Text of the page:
In February 2018 researchers from New Zealand published the results of their study to assess whether fructose present in fruit is of sufficient quantity or in a form that is able to increase the uric acid concentration in the blood. 73 individuals were divided into three groups: one group to consume small (205 g) and large (410 g) servings of apple segments, the second to consume small (170 mL) and large (340 mL) servings of apple juice, and the third a glucose and a fructose control beverage. The fructose control beverage and the large servings of apple and apple juice contained 26.7g fructose. Blood samples were taken at the beginning of the study and at 30 and 60 minutes after intake. Results showed that the uric acid concentrations in the blood increased after the intake of all fructose-containing samples and decreased after the glucose beverage. Blood pressure taken 70 min after intake was unaffected. There was no difference in change in satiety between the fructose and glucose control beverages, but the individuals felt more full 30 min after ingesting the whole apple than after apple juice.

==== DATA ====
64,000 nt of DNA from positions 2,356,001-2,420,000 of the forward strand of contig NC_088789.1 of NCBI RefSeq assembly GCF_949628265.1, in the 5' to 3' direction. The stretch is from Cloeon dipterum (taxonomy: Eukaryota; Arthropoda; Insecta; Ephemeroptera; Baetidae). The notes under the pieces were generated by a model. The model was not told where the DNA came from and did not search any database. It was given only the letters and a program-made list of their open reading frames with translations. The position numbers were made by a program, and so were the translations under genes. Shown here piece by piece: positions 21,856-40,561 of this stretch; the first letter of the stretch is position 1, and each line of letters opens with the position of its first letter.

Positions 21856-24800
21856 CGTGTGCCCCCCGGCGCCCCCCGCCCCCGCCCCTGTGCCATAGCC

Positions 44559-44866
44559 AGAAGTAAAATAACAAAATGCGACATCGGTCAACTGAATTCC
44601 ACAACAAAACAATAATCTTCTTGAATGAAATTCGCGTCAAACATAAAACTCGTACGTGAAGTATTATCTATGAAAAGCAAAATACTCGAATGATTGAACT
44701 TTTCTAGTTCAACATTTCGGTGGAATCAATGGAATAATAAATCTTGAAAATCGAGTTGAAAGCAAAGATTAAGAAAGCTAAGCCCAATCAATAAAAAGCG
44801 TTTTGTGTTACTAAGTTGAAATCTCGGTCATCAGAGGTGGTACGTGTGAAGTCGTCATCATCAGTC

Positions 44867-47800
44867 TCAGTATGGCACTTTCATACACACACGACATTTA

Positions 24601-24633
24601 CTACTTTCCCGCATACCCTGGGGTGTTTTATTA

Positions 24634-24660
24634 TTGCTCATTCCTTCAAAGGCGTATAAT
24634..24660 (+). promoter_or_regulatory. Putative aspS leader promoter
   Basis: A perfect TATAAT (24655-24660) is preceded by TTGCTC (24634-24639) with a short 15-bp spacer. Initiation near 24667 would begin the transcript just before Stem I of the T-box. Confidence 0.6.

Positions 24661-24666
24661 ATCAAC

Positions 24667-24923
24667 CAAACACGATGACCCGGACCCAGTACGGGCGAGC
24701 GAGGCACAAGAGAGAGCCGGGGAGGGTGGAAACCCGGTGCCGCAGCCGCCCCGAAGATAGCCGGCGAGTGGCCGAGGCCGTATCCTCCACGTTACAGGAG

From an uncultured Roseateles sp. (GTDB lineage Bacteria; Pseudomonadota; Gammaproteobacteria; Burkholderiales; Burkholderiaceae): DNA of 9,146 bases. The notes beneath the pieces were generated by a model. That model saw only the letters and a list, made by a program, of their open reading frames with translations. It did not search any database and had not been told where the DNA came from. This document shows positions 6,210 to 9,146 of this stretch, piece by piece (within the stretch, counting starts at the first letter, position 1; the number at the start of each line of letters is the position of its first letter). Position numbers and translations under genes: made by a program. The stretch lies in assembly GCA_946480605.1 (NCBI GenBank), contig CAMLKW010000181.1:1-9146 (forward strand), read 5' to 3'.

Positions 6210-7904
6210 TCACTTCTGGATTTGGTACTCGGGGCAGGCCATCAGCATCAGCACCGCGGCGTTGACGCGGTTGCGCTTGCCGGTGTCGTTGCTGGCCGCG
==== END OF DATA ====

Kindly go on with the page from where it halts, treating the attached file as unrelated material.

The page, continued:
White SJ et al. The effects of apples and apple juice on acute plasma uric acid concentration: a randomized controlled trial. Am J Clin Nutr. 2018 Feb 1;107(2):165-172